Steve Simon earned a PhD in Statistics from the University of Iowa in 1982. His training emphasized applied statistics and he served for two years as the student head of the University Statistical Consulting Service.
His first job after graduation was a tenure track position at Bowling Green State University in the College of Business. In addition to teaching undergraduate and MBA students, he developed a research program that emphasized the use of benchmark data sets for the evaluation of statistical software for numerical accuracy problems. Several of his benchmark data sets were adopted as Statistical Reference Data Sets by the National Institute for Standards and Technology and are published on their web site.
Steve then took a managerial position at the National Institute for Occupational Safety and Health (NIOSH), a branch of the Centers for Disease Control and Prevention (CDC). In addition to statistical consulting and research, he supervised a group of programmers and statisticians. His group was one of the first to deploy a local area network in CDC. Steve also supervised a two year project on data acquisition and analysis. As part of this project, he set up laboratory robotics, instrumental interfaces, and a client-server system for data storage.
Steve was co-author on a research paper that NIOSH selected for the Alice Hamilton Award for best overall publication in Occupational Safety and Health in 1990. A second research paper also won the overall award in 1991 and a third paper was a finalist for this award in 1992. A fourth publication, which appeared in print after Steve left NIOSH, won the 1999 Alice Hamilton Award in the category of animal research.
Also while at NIOSH, Steve Simon actively promoted the use of Total Quality Management. He served on several quality teams and served as both team leader and team facilitator. He also gave several lectures on the use of control charts and other quality tools.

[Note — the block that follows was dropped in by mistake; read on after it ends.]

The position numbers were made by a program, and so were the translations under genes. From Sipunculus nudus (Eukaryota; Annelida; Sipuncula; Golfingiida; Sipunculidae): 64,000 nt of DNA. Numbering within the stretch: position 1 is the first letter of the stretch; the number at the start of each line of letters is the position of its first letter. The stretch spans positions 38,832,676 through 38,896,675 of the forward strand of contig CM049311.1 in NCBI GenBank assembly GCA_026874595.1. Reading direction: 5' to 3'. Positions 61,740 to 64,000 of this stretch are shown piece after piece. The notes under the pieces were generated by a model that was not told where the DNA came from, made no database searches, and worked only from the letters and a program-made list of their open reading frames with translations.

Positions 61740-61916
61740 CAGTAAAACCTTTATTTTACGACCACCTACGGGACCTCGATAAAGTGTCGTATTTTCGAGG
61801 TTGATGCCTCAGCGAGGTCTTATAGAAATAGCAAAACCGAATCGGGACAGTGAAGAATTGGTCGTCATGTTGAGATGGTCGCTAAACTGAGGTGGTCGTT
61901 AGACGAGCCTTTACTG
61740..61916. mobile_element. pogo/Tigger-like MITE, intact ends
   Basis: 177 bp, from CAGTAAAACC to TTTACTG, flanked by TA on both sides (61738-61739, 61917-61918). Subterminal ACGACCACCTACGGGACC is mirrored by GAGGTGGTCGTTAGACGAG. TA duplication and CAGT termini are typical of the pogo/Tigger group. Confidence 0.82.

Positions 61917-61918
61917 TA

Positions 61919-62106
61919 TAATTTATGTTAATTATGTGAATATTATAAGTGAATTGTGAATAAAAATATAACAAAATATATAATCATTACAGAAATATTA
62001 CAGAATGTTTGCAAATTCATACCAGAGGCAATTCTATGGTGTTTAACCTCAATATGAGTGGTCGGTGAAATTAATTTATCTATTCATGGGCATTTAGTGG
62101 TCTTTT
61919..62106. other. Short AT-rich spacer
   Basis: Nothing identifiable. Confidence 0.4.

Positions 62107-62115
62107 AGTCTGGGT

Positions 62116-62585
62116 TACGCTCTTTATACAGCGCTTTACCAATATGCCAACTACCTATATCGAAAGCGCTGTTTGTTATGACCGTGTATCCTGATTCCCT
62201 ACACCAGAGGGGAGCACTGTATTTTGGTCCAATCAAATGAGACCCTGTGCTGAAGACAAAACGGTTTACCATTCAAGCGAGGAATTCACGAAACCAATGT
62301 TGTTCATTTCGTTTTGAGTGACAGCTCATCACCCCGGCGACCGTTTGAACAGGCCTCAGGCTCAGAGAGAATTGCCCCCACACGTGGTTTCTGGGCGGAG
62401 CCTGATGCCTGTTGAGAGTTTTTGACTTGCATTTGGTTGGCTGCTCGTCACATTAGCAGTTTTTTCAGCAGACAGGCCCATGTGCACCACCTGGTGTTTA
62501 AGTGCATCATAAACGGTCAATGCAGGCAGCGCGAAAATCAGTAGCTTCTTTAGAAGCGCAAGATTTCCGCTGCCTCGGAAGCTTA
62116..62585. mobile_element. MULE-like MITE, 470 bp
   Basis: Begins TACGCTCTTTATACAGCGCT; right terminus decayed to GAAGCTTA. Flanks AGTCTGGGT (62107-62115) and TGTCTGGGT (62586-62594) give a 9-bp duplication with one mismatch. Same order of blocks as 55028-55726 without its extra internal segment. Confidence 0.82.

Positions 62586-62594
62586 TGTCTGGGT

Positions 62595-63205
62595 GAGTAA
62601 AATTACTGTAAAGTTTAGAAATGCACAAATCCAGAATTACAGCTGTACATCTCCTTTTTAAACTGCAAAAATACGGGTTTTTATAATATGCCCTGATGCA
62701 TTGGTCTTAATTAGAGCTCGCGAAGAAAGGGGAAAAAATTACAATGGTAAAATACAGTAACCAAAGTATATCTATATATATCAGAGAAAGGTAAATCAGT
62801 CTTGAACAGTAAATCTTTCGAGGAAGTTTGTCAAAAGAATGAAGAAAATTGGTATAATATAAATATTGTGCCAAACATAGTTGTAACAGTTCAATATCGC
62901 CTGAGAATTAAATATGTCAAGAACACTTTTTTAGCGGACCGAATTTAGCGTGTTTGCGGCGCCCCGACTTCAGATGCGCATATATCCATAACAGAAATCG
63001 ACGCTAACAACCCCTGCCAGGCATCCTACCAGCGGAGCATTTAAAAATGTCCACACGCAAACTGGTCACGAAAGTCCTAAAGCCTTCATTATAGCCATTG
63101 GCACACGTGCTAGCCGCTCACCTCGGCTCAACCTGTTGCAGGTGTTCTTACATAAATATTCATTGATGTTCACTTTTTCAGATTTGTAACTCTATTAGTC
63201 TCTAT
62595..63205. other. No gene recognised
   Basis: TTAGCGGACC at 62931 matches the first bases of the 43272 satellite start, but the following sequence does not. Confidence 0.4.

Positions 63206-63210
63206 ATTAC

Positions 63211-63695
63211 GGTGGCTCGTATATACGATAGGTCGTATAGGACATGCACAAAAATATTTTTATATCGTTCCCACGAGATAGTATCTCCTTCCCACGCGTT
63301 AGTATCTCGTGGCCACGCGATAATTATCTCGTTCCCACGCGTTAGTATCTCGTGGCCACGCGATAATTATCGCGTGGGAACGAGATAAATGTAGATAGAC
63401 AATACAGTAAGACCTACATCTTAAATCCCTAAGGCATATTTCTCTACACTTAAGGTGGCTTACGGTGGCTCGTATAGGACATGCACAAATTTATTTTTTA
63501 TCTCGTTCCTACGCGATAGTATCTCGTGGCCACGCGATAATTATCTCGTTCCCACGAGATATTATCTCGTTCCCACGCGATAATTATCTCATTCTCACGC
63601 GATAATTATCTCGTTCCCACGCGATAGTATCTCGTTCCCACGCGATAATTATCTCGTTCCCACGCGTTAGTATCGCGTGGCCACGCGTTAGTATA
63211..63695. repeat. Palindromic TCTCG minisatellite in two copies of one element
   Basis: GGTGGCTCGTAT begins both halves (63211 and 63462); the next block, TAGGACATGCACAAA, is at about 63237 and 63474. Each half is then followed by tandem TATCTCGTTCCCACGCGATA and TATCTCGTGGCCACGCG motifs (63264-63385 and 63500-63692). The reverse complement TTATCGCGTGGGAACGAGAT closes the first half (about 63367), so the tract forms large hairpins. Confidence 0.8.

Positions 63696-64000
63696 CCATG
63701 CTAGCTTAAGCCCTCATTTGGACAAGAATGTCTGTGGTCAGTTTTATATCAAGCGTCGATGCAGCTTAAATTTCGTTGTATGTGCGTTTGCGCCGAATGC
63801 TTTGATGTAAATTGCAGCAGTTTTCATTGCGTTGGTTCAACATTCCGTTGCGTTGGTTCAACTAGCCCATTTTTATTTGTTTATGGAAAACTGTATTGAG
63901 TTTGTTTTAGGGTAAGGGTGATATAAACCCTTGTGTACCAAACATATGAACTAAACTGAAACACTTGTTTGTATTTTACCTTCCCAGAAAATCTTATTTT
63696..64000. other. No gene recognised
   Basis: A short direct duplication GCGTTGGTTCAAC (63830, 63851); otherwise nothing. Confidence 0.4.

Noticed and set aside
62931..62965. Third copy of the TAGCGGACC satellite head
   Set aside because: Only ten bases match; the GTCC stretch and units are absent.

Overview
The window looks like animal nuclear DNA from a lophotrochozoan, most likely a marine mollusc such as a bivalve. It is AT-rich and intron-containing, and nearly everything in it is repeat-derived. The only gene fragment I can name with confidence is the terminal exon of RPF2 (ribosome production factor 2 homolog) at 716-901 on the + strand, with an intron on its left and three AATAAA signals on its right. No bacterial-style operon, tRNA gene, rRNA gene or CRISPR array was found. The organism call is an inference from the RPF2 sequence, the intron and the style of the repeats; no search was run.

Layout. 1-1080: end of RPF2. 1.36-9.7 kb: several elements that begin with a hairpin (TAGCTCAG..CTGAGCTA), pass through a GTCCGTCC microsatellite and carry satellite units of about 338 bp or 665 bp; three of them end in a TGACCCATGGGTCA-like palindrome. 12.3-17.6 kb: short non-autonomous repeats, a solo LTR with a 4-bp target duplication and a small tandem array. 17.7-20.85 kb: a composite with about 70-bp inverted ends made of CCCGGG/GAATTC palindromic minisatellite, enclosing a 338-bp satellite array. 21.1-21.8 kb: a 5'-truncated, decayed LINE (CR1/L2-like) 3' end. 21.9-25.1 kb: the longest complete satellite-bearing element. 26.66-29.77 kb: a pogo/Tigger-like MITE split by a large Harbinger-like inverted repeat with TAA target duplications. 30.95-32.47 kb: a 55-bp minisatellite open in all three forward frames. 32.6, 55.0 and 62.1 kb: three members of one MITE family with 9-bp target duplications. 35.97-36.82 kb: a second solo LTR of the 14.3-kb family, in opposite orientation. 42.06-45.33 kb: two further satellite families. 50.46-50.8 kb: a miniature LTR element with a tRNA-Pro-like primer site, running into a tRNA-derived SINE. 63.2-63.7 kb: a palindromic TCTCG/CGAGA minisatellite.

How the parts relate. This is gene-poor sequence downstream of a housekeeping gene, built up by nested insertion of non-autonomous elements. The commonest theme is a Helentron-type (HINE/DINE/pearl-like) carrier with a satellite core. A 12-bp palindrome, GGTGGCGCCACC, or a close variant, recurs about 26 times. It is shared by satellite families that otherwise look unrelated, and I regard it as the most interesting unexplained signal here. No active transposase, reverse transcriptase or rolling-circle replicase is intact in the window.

In 1996, Steve joined Children’s Mercy Hospital, where he is currently working. He is responsible for the statistical consultation for all research at the hospital. He is currently funded as a co-investigator on two NIH grants and has helped several other people acquire research funding.
At his current job, Steve produces web pages that explain how to design and analyze medical research studies. In 1997, Steve’s presentation “Medical Statistics Case Studies on the Web” was voted as the best presentation in the area of Teaching Statistics in the Health Sciences at the Joint Statistical Meetings. One of these web pages “How to Read a Medical Journal Article” has been translated into Spanish and posted on two different international medical sites.
Throughout his career, Steve has been an active researcher. He has co-authored over 40 publications in a variety of Medical and Statistical Journals. He has produced a series of invited editorials for the Lab Corner of the Journal of Andrology and has been paid for a commercial publication in Computer Language magazine.
Steve is widely sought out for his teaching skills. He has co-organized a special two day short course at the national meeting of the American Society for Reproductive Medicine (Statistical Methods and Experimental Design in the Reproductive Laboratory). He gave an invited presentation for the regional meeting of the Biometric Society (Statistical Methods for Human Reproductive Toxicology Research), and led several discussions about statistical analysis at a national workshop (Methods for Semen Studies in Humans). He has also been to give presentation for numerous local professional groups and societies (covering areas in computer software, statistics, and medicine).
Steve has a unique combination of skills. He has broad computer expertise and in-depth knowledge of statistical applications. He has applied these skills in medical, business, and managerial settings.
You can find an earlier version of this page on my original website.